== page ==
centre tear

Instead of mentally projecting your mentalism thoughts, type them here.

Postby Guest » 07/26/03 04:21 AM

can anyone tell me where to find a good description of the centre tear? and if you know of many, which do you feel is the most complete and best-described?
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Postby Roy McIlwee » 07/26/03 08:51 AM

Malcolm, Check out Richard Osterlind's "The Surrounded Slow-Motion Center Tear...And Other Techniques. My wife and I saw Richard do this effect many years ago and she still says that was the purest form of magic she had ever seen!!!(That's not saying much about me!!). Good luck, Roy McIlwee.
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Postby Jim Sisti » 07/26/03 10:15 AM

I would be remiss if I didn't mention that, though the "Slow-Motion" book is out of print (and has been for some time due to our friend in Idaho's incompetence), Richard's new book on his center tear, "The Perfected Center Tear and Other Assorted Routines," is at the printer now and should be available within 3 weeks or so.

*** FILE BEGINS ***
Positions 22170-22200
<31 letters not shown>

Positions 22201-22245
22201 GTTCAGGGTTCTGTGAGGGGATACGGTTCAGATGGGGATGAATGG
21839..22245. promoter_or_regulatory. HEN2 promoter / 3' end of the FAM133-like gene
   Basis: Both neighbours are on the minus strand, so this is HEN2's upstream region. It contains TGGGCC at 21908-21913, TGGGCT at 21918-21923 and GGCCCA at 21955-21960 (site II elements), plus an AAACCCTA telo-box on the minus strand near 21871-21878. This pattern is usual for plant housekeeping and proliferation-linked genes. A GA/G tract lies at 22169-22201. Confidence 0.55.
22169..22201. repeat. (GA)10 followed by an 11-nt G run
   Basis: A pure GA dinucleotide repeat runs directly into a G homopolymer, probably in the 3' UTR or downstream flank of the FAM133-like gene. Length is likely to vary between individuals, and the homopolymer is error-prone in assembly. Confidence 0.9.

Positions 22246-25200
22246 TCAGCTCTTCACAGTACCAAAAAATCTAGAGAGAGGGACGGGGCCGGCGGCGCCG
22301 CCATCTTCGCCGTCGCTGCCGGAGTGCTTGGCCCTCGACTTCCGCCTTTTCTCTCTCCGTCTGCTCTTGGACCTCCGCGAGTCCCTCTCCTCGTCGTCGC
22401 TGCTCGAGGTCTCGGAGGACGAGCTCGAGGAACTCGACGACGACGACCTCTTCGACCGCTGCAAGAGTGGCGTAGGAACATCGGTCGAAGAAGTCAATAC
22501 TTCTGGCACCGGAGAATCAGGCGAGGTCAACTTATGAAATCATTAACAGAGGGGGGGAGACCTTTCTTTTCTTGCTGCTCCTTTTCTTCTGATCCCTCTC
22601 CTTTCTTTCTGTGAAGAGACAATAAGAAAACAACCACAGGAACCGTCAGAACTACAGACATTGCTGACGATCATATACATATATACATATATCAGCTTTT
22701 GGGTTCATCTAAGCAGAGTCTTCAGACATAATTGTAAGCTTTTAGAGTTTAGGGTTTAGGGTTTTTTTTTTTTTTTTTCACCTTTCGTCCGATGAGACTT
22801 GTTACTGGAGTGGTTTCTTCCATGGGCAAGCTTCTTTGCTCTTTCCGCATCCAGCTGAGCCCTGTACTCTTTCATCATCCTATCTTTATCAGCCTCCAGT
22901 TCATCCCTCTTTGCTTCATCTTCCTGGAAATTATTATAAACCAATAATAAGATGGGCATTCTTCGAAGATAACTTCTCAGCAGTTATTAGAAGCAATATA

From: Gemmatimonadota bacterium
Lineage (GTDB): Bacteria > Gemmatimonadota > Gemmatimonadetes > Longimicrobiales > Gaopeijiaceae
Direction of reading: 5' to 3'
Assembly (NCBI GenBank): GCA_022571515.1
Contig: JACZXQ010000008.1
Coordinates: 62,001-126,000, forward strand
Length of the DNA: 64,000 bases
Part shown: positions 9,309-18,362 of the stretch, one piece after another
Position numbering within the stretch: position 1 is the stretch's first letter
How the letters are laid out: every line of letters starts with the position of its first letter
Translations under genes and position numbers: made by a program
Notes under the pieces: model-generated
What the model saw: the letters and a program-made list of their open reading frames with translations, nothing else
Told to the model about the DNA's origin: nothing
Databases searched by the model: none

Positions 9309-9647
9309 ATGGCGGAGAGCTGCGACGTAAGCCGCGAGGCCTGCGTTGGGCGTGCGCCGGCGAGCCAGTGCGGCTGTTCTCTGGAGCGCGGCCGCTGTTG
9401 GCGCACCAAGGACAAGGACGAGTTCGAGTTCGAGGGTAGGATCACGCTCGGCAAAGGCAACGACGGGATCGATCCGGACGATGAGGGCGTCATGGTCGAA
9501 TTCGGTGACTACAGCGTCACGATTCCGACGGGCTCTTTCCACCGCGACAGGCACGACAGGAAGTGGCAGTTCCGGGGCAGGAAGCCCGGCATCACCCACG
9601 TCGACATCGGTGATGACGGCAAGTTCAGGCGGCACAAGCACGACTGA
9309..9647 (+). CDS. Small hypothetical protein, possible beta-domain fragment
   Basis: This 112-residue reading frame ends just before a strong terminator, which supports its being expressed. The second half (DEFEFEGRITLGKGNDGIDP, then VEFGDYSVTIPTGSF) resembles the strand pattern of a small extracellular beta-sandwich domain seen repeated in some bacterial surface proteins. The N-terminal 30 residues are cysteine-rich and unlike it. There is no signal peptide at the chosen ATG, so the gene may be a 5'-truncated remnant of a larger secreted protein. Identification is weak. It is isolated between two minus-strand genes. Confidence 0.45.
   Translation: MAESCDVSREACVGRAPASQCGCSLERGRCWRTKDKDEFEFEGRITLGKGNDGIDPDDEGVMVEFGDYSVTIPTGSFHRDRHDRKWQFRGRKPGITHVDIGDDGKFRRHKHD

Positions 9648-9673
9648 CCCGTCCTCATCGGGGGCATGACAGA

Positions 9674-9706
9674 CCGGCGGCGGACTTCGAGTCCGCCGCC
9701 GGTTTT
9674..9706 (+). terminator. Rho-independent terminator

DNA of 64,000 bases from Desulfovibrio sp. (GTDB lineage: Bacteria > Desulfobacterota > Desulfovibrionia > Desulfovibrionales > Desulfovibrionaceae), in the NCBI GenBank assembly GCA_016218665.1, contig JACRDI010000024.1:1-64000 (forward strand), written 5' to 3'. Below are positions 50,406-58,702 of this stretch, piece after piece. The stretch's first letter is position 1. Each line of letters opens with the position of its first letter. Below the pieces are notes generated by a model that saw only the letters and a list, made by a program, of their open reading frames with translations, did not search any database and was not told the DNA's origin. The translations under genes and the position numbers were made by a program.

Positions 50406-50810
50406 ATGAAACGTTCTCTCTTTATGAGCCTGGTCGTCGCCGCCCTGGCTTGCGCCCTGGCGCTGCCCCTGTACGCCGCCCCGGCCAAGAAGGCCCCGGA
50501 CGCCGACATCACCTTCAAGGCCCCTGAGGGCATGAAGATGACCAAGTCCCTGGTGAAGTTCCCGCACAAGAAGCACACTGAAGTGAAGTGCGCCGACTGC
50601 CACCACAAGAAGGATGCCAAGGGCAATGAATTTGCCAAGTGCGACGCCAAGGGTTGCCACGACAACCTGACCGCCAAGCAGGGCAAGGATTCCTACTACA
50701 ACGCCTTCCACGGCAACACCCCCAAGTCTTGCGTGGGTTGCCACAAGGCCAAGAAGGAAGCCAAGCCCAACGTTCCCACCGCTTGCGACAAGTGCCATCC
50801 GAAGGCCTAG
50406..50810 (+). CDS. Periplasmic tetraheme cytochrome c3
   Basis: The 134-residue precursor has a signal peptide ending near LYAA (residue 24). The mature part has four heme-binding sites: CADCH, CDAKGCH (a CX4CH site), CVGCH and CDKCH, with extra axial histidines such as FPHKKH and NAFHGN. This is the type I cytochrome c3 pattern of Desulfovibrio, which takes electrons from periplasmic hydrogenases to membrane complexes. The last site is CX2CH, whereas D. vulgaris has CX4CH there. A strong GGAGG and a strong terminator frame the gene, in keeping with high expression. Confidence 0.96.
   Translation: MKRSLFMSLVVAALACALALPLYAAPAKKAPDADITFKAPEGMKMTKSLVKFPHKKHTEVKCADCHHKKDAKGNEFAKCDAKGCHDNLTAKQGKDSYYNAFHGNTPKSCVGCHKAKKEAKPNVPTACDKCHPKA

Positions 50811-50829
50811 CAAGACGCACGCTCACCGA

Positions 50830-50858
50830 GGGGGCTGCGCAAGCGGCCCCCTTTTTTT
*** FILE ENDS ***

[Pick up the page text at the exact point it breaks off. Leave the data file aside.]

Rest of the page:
It has all new illustrations and ten years of additional touches on what many consider to be the cleanest "rip and read" style center tear ever.

Keep an eye on the Osterlind Mysteries site for more info.
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Postby Dr Adrian Solon » 07/28/03 05:27 AM

Richard Busch's book 'Peek Performances' has a lot of info about center and off-center tears, amongst much other very good stuff. Recommended.
Regards
Adrian Solon
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Postby Guest » 07/28/03 01:30 PM

Lee Earle's Teach-In video is pretty good and Docc Hilford did an audio tape/book combo on it that had some very innovative ideas as well.

Corinda's 13 Steps to Mentalism has an excellent section and Karrel Fox's "Another Book" has some interesting work on the technique as well.

Kind regards,

Lee Darrow, C.Ht.
http://www.leedarrow.com
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Postby Guest » 07/28/03 01:32 PM

Another method to toss into the fray: Check out the Al Baker center tear in "Mental Magic." You can find this nifty tear in the "Secret Ways of Al Baker" by the Miracle Factory. While I'm sure that there are many other versions that do this, Bakers method allows you to read the message in the act of tearing up the paper, thus no need to fumble with the extra bit.

Zech Johnson
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Postby Jeremy Greystoke » 07/28/03 06:38 PM

The Baker technique is well worth studying, since a number of more contemporary approaches use it as a basis. The Osterlind tear is excellent, and Bruce Bernstein has some work that's definitely worthy. My favorite "steal-away" centre tear is the Al Koran handling that's taught in Miller's "Professional Presentations".